Date: 27 December 2019
U.S. Congress Passes Energy-Related Bills to Help Cut Russian Influence
The U.S. Congress has adopted a batch of bills to increase Europe’s diversification of energy sources and reduce dependence on energy imports from Russia. Among its most important pieces of legislation were those aimed at safeguarding and exploiting major gas fields in the eastern Mediterranean, as well as sustaining energy infrastructure projects in Eastern and Central Europe.
The U.S. Congress has passed new legislation to enhance security and energy cooperation in the eastern Mediterranean, where the newly discovered natural gas fields lying beneath the coast could help cut Europe’s reliance on Russian-sourced hydrocarbons. The Eastern Mediterranean Security and Energy Partnership Act envisages U.S. security assistance for Cyprus and Greece and authorizes a lifting of an arms embargo on Cyprus. The Act also provides for the establishment of an Energy Center to nurture cooperation between the United States, Israel, Greece, and Cyprus. Washington’s newest legislation has come as a response to heightened tensions amidst gas deposits in the eastern Mediterranean. New gas fields have been found off of Israel, Egypt, and Cyprus over the past few years. And much more is expected, making the region a top supplier of energy to Europe via Greece. But what may challenge these plans is Turkey’s aggressive policy. Ankara occupies the northern part of Cyprus and has claimed the island’s drilling rights in its exclusive economic zone. Turkey’s Navy stopped European vessels seeking to drill off the waters of Cyprus. U.S. congressmen have also expressed concern about the existence of Russian ships in the region to support Syria’s Bashar al-Assad. The new law stipulates that the U.S. Secretary of State must write a report within 90 days assessing Russia’s security, political, and energy goals in the Eastern Mediterranean. Furthermore, the Act requires the Secretary of State to present a strategy on enhancing U.S. security and energy cooperation with the countries of the region, including evaluating ways to deliver gas shipments to Europe. There are two possible ways: an underwater gas pipeline to Greece or an liquefied natural gas terminal.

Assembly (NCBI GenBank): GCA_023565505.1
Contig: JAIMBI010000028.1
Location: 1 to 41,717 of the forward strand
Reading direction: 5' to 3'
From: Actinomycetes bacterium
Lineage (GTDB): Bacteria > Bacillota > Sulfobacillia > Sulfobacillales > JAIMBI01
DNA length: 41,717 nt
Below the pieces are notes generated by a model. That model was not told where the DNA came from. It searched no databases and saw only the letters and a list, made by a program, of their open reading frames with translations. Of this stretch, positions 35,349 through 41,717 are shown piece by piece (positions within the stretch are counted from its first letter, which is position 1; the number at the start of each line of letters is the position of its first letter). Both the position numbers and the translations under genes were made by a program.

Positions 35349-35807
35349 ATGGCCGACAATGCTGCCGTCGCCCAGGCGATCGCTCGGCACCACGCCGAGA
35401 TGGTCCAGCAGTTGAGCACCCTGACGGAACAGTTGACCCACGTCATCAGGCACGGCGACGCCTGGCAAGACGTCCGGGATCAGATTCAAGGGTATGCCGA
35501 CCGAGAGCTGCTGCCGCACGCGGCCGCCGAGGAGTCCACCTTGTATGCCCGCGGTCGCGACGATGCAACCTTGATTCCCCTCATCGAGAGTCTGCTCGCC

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The bipartisan Eastern Mediterranean Security and Energy Partnership Act is the latest piece of Washington’s legislation passed this year in an effort to diversify energy sources in Europe and reduce energy reliance on Russia. The U.S. Congress also passed a law that sets up a $1 billion fund to finance energy infrastructure projects that promote energy independence across Eastern and Central Europe. Earlier U.S. congressmen had approved the National Defense Authorization Act that, among other items, inflicted sanctions on any entities involved in the construction of Russia’s new natural gas pipeline Nord Stream 2, a step that de facto froze the project’s implementation. The U.S. House of Representatives enacted the European Energy Security and Diversification Act in which U.S. policymakers voted to allocate $1 billion for strategic energy projects like liquefied natural gas (LNG) terminals, gas interconnectors, as well as solar and wind energy. U.S. Senator Chris Murphy (Democrat–Connecticut), a member of the U.S. Senate Foreign Relations Committee and author of the draft law, said the United States attempts to actively work with its Eastern and Central European peers to diminish their dependence on Russian energy.
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